---- — Take a look at Jerry LaFlamme and you might assume the fit 5-10, 180-pounder was still a dedicated runner.
But, he says, his mentality wouldn’t allow it.
“The last time I ran may have been in 1978,” said LaFlamme, who stays in shape by riding the exercise bike, lifting weights and golfing at Haverhill Country Club. “I just put so much into it. The commitment and the miles. I couldn’t keep doing it. I can’t go on a fun run. I just don’t like losing.”
He certainly did far for more winning than losing while running for Haverhill High (Class of ‘71) and the University of Maine (Class of ‘76).
LaFlamme, who lives in Methuen and has had a law practice in Haverhill since 1980, was inducted into the University of Maine Hall of Fame on Sept. 13.
That would be a special moment for anyone. But even more so for LaFlamme, who still lives and dies with the Black Bears hockey team and rarely misses a home game. When Maine is at Merrimack or UMass Lowell, he often has the team over for a meal.
As a matter of fact, he learned of the induction before anybody else. It was announced at the UMaine hockey awards banquet.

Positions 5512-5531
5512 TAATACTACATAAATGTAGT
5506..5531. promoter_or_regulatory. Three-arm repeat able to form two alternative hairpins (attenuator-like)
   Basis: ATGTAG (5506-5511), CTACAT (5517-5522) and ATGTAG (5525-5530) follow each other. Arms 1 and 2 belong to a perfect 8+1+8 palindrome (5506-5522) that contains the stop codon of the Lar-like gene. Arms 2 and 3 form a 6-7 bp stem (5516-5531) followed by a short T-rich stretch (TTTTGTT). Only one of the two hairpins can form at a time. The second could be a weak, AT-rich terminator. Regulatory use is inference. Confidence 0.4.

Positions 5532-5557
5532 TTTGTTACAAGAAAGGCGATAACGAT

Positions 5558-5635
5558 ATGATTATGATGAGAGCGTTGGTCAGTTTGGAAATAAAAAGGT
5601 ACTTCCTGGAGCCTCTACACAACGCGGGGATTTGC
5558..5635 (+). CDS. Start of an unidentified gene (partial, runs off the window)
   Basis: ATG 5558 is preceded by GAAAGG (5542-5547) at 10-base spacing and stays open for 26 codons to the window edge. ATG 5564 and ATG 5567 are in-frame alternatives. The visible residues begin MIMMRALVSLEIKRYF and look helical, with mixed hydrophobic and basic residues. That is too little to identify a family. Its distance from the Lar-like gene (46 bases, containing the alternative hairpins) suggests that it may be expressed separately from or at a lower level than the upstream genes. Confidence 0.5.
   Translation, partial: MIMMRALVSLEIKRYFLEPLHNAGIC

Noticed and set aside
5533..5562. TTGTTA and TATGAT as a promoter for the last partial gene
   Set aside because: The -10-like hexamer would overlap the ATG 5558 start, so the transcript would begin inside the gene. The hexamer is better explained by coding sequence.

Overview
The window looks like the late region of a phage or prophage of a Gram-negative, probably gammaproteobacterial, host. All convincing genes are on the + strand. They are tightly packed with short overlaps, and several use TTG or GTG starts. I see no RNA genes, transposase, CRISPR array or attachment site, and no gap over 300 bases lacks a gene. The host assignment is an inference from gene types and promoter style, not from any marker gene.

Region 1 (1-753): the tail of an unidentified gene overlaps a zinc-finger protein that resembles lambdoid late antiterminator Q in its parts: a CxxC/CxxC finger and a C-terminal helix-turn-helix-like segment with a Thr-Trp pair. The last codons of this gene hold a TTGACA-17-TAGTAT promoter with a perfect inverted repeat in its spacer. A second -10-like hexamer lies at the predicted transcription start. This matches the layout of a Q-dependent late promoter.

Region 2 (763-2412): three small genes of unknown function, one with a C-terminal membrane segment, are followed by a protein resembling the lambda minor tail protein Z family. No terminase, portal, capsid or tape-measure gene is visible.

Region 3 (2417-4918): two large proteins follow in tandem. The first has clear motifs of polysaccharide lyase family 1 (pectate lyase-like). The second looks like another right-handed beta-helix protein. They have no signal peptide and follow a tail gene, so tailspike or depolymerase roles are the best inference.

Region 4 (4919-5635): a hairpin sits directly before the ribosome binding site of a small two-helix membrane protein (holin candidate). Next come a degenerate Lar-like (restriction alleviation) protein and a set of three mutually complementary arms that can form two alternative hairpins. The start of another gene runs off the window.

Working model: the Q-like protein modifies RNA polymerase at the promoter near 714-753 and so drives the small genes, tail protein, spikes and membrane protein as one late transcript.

“The athletic director was there. He announced it. That was pretty cool. It was published (in the newspapers and websites) the next day,” said LaFlamme, a partner in the firm of LaFlamme, Barron and Chabot who attended Ohio State Law School.
The ceremony itself was special.
“It was very humbling, to realize I’m one of those (Maine greats),” he said. “Part of all those greats who competed at Maine.”
He was joined at the ceremony by his brother Richard, who lives in Georgetown, his wife, Gina, his son, Marty, a former runner at Haverhill High, his stepdaughters Alicia and Ashley, and several friends.
UMaine will always be special for the kid who grew up with five siblings in a small house on Janet Road in Haverhill.
“They paid my way for four years and I think I should give something back,” he said. “My parents could never have afforded it.”
The scholarship was well spent as LaFlamme had a stellar career. He set the school indoor (4:10.74 in 1975) and outdoor (4:07.6 in 1976) mile records as well as marks in the 3-mile, the indoor and outdoor 2-mile and the 4x800 and was also a star and two-time captain in cross country.
He finished eighth in a 1,500-meter race at the prestigious IC4A Championships won by Villanova/Ireland distance running legend Eamonn Coghlan.
LaFlamme said he and a young coach John Ottaviani learned a lot together at Haverhill High.
“At one time I had 10 Haverhill school records,” he recalled. “I was Coach Ottaviani’s first guinea pig. I was in his first class (of runners). There is absolutely no doubt in my mind I wouldn’t have achieved at Maine what I did if it wasn’t for Coach O. He instilled so much commitment and desire to succeed. Not only in track, but in life.”
Follow Michael Muldoon on Twitter under the screen name @MullyET.
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